On Sunday, June 24, 1973, an arson fire engulfed the UpStairs Lounge, a gay bar in New Orleans. The fire, apparently started by a disgruntled patron who had been tossed from the bar earlier in the day, left 32 people dead—including a pastor for the Metropolitan Community Church that had been meeting in the bar Sunday mornings.
As Diane Anderson-Mishnall explains, in a great article for the Advocate, the MCC was only at the bar because their former building had been set on fire three times.
The article includes a heartbreaking picture of pastor Bill Larson—his charred body hanging out of a window as he tried to escape the flames. He was unable to get out because the window had been barred, but the photo captures his desperate attempt to escape.
The picture is a testament to great lengths LGBT people have had to take to be able to worship both in spirit and in truth. The MCC, founded just a few short years before this tragedy, in 1968, by Rev. Troy Perry, has survived many acts of violence in its history, including a fire of “suspicious origin” that destroyed its Los Angeles headquarters in 1973.
The denomination began for the simple reason that LGBT people were not welcome in mainstream congregations—not openly, anyway. Certainly, a large majority of music ministers in mainstream churches were serving in the closet, but not many churches were happy to have openly LGBT people in their pews, much less their pulpits.
It’s easy for us to forget, in our Will & Grace, Ellen DeGeneres, Adam Lambert world that LGBT people used to huddle together in bars and house churches, away from the cruel judgment of the world. Homosexuality was considered a sociopathic personality disorder by psychologists, and wasn’t removed from the diagnostic manual until 1973. But, LGBT people were still popularly associated with mental illness. This is the atmosphere that this MCC met in on the day this fire was set.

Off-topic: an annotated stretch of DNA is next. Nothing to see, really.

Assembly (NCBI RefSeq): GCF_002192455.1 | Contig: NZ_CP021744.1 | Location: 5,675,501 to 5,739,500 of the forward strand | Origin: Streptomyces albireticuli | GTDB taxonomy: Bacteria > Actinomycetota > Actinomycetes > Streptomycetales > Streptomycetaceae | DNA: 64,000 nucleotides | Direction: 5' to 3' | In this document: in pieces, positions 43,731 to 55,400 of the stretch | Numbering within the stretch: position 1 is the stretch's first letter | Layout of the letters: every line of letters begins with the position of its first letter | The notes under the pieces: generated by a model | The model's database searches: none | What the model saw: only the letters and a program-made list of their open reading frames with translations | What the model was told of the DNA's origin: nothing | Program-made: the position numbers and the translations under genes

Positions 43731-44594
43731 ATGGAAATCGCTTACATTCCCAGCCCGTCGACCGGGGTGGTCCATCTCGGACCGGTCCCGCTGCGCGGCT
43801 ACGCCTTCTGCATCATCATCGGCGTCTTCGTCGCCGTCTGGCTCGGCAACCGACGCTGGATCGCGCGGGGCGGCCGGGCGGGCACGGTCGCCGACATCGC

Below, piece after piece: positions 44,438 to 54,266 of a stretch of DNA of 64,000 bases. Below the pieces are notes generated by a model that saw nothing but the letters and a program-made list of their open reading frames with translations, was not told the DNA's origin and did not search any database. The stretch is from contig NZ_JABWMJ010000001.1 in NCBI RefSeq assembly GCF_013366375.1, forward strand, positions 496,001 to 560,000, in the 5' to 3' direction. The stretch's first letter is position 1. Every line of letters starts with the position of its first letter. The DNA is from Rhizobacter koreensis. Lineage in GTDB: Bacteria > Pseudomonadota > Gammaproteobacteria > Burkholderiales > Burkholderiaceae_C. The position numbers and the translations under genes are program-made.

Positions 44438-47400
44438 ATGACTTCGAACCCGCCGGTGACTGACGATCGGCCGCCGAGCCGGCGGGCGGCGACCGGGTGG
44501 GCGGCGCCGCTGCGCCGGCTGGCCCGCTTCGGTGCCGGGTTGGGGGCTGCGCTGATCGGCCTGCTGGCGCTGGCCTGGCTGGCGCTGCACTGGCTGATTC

Forty years later, the latest data from the National Congregations Study reveals that
“Nearly three in ten U.S. congregations permit gays and lesbians in committed relationships to hold volunteer leadership positions, a major increase from the 19 percent of congregations in 2006-2007 that allowed such opportunities.”
The litany of denominations that have changed their stance toward LGBT people, not just in the pews, but in leadership roles like pastor, deacon or elder, would have blown the minds of those holding church in the bar all those years ago. Could they even imagined the doors and pulpits of the Evangelical Lutheran Church in America welcoming them, not to mention the Presbyterian Church, USA, or the Episcopal Church (as a bishop, no less!)? The United Methodist Church is lagging behind, but members continue to fight to move the church into the 21st century. Certainly, a tale like that would have made LGBT bargoers at the time spill their beer with laughter.
And yet … here we are. Church doors are opening, pulpits are welcoming and LGBT people are returning to the churches, even as many of their younger cohort walk away.
I think it’s understandable why LGBT people are flocking to both church and marriage while their heterosexual counterparts are forsaking both institutions at a growing rate. Our community has spent much of its history denied entry into both the church and marriage. Now that we have our opportunity to emerge from the shadows, to show our faces and be proud of who we are who we love, we want to try our hand at institutions that are brand new to us.
There may be a day when church leadership and membership, as well as marriage, is old hat to us. Until then, we will relish our new found freedoms, even as we remember the pioneers who gave their lives to make it possible.